The implant itself is provided along its outer periphery with longitudinal extending ribs alternating with longitudinal extending outwardly open grooves and can also have a ceramic-coating which ensures a particularly effective anchorage in a jawbone.
Onto the threaded stud on the upper end of the implant, a threaded nut can be securely fastened to the implant to cover the latter and which is applied to the implant to enable it to be seated in the jaw and grow into place.
One or more axial bores preferably a pair of such bores located diametrically opposite to one another, can be provided for engagement by pins of a tool or key for removal of the nut whereby the lower connector, elastic ring, crown connector and crown can then be applied.
The above and other objects, features and advantages of the present invention will become more readily apparent from the following description, reference being made to the accompanying drawing in which:
FIG. 1 is a partial broken away elevational view of an implant for setting in a jawbone in accordance with the invention, greatly enlarged as to scale as are all of the FIGURES subsequently described;
FIG. 2 is a section taken along the line II--II of FIG. 1:
FIG. 2a is a detail of a section corresponding to FIG. 2 according to another embodiment of the invention;
FIG. 3 is a partial section through the nut which can be applied to the stud of FIG. 1;
FIG. 4 is an elevational view partial in axial section of the lower coupling member;
FIG. 5 is an elevational view of the wedge screw;
FIG. 6 is an axial section of the elastic cushion element or ring;
FIG. 7 is an axial section through the upper connecting member or crown connector;
FIG. 8 is a partial section illustrating the parts of FIGS. 4 through 7 assembled together;
FIG. 9 is a detail of another of a ring cross section which can be used; and
FIG. 10 is a cross sectional view showing a portion of another ring and the grooves in which it is received.
The implant 1 shown in FIG. 1 comprises a shank formed with axial extending grooves 2 separated by ribs 2a, one of which can be seen in FIG. 2a to have a coating or sheath 2b of a ceramic, it being understood that the entire implant can be so coated.
The implant 1 has a point 1a enabling it to be driven into a slightly smaller hole previously drilled in the bone, the driving action being facilitated by the application of a nut 4 to a thread stud 3 at the upper end of the implant. The nut 4 is cylindrical and of the same diameter as the implant to permit the implant to be driven into the bone without damage to the stud. A pair of axial bores 5 diametrically opposite one another can receive pins of a tool allowing the nut to be unthreaded from the stud.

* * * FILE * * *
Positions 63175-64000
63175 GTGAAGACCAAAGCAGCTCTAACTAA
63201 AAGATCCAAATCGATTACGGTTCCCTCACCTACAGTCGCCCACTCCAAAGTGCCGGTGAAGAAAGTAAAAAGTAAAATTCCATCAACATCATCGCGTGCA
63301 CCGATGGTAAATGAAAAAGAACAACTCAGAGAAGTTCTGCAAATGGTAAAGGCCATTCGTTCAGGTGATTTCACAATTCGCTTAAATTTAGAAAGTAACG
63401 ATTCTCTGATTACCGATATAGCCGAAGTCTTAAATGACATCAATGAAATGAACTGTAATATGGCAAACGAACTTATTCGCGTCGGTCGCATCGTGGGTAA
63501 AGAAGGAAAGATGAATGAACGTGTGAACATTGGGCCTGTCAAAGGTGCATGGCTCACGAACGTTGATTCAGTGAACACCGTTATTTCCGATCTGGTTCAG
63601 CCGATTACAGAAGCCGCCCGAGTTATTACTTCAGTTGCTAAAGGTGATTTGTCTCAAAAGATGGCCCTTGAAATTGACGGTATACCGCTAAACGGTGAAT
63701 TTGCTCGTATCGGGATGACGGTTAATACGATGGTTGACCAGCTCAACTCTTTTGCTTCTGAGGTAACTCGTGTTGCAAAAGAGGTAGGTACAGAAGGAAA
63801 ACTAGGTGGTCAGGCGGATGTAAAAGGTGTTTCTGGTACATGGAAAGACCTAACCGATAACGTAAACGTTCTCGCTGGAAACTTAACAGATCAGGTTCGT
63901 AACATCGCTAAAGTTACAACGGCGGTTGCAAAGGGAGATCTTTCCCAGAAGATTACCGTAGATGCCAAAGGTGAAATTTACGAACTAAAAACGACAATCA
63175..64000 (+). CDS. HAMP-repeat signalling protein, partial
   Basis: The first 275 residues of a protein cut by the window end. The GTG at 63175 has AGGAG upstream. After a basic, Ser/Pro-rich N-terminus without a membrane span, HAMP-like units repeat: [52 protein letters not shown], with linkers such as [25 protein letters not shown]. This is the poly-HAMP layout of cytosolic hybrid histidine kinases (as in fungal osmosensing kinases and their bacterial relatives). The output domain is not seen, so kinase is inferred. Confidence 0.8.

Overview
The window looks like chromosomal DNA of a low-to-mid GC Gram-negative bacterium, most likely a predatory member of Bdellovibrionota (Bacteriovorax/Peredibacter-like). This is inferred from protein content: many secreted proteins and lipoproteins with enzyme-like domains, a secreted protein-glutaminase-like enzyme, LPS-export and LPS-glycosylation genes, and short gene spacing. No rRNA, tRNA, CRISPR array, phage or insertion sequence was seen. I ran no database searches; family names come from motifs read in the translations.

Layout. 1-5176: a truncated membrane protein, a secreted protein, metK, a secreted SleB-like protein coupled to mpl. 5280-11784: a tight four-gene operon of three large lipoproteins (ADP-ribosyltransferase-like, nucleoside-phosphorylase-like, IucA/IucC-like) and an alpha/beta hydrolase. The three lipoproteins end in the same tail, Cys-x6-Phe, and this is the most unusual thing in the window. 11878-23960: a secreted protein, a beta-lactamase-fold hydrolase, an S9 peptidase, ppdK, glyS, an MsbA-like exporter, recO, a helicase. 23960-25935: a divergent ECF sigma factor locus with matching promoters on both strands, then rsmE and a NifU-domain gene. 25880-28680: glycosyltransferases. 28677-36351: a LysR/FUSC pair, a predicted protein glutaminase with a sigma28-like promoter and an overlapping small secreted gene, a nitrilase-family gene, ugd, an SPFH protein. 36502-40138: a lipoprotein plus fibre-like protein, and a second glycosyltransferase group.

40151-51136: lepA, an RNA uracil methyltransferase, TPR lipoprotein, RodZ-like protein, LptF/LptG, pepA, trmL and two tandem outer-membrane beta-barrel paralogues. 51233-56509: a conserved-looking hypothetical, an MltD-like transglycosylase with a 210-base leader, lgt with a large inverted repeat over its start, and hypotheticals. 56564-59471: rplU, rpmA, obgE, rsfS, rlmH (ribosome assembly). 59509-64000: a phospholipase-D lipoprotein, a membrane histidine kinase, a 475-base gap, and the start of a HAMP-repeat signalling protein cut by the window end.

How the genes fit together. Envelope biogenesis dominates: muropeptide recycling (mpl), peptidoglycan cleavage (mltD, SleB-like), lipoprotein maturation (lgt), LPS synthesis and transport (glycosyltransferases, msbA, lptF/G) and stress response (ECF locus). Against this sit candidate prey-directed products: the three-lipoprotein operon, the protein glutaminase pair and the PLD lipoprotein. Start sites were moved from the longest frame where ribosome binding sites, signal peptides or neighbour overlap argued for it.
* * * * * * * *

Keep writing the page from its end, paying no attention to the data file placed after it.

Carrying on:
The ceramic coating 2b ensures anchorage in the bone. The grooves 2 are formed symmetrically on the implant.
The nut 4 has an internal screwthread 4a receiving the stud 3.
From FIG. 4 it will be apparent that a lower connecting member or implant connector 6 can have the cylindrical lower shank 8 with an internal screwthread 11 adapted to be screwed onto the stud 3. Above the shank 8 a frustoconical widening portion or middle part 7 is provided which defines an upwardly facing surface 7a. The barrel-shaped head 9 extends axially upwardly from the center of the middle part 7.
On the upper surface 7a of the middle part 7, an annular groove 10 is provided and has a triangular cross section.
The head 9 is provided with at least two longitudinal slits 12 which lie diametrically opposite one another and separate the head into a plurality of deflectable segments 13. The head 9 is hollow and its interior communicates with an internally threaded bore 14 in the middle part 7.
A wedging screw (FIG. 5) has a threaded shank 15a which can be screwed into the threaded bore 14 and a frustoconical head 15 which is complementary to the frustoconical recess 13a of this head so that with progressive advance of the screw the sectors 13 are wedged outwardly and apart.
At the junctions of these sectors 13 in the middle part 7, an outwardly open groove 16 is provided to reduce the wall thickness in this region and facilitate the outward deflection of the sections and thereby increase the yieldability thereof.